In 1986, Johnny Georges and his father invented a way to help citrus growers protect young trees from frost.
Their idea was the Tree T Pee, a simple, inverted cone-shaped piece of recycled plastic about two feet tall that is positioned around the base of young trees.
After more than a decade of having his product on the market, Georges realized the Tree T Pee could also help growers irrigate more efficiently. This would translate into dramatic savings in water, energy, fertilizer and herbicide costs.
Today, the Tree T Pee has not only helped citrus farmers in Georges’ home state of Florida protect young trees from freezing temperatures, but it has also planted a seed to revolutionize agricultural water conservation across the country and around the world.
Innovations like this will prove critical in helping the global produce industry face an immense challenge — the need to increase food production with fewer resources while also bolstering consumer confidence in the safety and quality of fresh produce.
Technology holds the key to helping us feed the world through innovation. But in order to reap the rewards, our industry has to make the right connections to identify and apply forward-thinking technologies.
As Georges’ story demonstrates, technical innovation goes beyond the digital realm. It’s also using existing tools or resources in new ways to help reduce input costs like energy, water, fertilizer and labor, and deliver better results in the process.
After collecting feedback on technology needs from members of PMA’s Produce Safety, Science and Technology Committee, the Supply Chain Efficiencies Committee and other industry thought leaders, we’ve realized that in addition to production input management, technical advances in food safety detection and data science are also of particular importance to our industry’s future.
That’s why all three of these topics lay the foundation for PMA’s expanded year-round resources that we’ll be delivering under the Science and Technology area of our new strategic plan.
Take food safety detection, for example. We know improved testing technologies are emerging and taking on new roles like testing allergens, detecting pathogens, and even product integrity.
Now consider the possibilities when we’re able to learn about the future impact of these testing technologies and the most effective applications for your businesses.
Then there’s the area of data science. Every day you’re collecting data from a number of areas including consumption patterns, food safety audits, weather patterns, market analysis, environmental tests and more.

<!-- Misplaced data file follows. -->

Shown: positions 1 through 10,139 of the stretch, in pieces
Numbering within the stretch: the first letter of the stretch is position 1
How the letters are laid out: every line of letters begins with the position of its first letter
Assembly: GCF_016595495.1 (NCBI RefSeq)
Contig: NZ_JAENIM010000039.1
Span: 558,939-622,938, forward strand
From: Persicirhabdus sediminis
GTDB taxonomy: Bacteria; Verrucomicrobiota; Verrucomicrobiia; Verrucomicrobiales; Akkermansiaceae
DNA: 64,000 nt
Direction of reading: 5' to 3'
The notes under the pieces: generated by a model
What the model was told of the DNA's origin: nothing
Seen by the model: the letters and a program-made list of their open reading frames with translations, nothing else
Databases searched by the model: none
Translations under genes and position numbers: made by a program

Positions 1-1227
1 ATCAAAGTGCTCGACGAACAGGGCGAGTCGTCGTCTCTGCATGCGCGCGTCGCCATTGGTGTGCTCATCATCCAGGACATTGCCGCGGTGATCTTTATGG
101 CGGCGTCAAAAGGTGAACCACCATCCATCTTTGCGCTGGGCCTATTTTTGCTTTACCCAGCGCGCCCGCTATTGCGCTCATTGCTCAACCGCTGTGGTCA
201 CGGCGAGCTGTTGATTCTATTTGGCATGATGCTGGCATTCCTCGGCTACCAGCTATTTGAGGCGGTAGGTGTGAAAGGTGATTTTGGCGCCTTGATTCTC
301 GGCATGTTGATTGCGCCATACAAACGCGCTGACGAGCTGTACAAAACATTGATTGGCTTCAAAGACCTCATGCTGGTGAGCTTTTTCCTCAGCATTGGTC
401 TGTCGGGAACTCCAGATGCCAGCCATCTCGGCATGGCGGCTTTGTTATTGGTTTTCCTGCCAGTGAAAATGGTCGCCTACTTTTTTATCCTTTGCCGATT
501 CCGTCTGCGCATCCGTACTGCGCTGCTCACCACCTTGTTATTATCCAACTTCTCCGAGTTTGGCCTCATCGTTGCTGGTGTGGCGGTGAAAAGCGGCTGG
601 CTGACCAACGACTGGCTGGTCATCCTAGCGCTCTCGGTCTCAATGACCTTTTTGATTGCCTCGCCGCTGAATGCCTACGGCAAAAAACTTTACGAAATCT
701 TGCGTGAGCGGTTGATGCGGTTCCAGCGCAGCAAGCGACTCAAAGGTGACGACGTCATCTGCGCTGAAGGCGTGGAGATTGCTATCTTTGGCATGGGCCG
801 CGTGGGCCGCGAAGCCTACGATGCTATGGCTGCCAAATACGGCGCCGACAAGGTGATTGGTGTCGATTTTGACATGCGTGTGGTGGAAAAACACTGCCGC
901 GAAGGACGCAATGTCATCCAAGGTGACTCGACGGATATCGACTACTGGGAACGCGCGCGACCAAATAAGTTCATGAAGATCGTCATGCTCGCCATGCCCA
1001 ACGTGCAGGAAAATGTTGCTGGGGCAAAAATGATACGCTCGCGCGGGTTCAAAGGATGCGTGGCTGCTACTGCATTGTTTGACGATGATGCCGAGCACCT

There are novel uses for this information that can reduce costs and make predictions for future resources and sales, like sourcing models — predicting what customers need, when they need it.
Imagine how this could innovate your business.
As for production input management technologies, let’s look again at the Tree T Pee’s success. This simple innovation acts as a water containment system, directing all irrigation water and liquid fertilizer directly to the roots below the tree. Instead of using 10,000 gallons of water per tree per year without the Tree T Pee, growers using the system use only 800 gallons per tree per year.
Imagine what that could mean for growers in California this year who are facing yet another damaging drought. In addition to water conservations, growers also are seeing a 30% increase in the growth of new trees, letting the farmer realize a much faster “return to the ranch.”
Like Georges, we too believe in the importance of helping industry increase profitability by providing greater access to information on cost-controlling advancements and how best to put these advancements to use in each unique operation.
Johnny Georges wasn’t going out on a limb with his idea to use the Tree T Pee for water conservation. He grew up in the citrus industry. He worked with farmers in the irrigation business for 29 years.
He talked with growers and understood their concerns. Swap out a few details and everyone reading this is Johnny Georges, whose real-world experience, knowledge, expertise and contacts can solve challenges facing the produce industry.
In order to feed the world, we have to plant the seed. I believe that when you have a forum for sharing and connecting to detailed technical information, translating complex issues, and applying industry context, you’ll find fertile ground for identifying — and perhaps even inventing — forward-thinking technologies to operate your business more effectively and drive global consumption of fresh fruits and vegetables.
What innovations in technology are you holding on to?
Bob Whitaker is chief science and technology officer for the Newark, Del.-based Produce Marketing Association.
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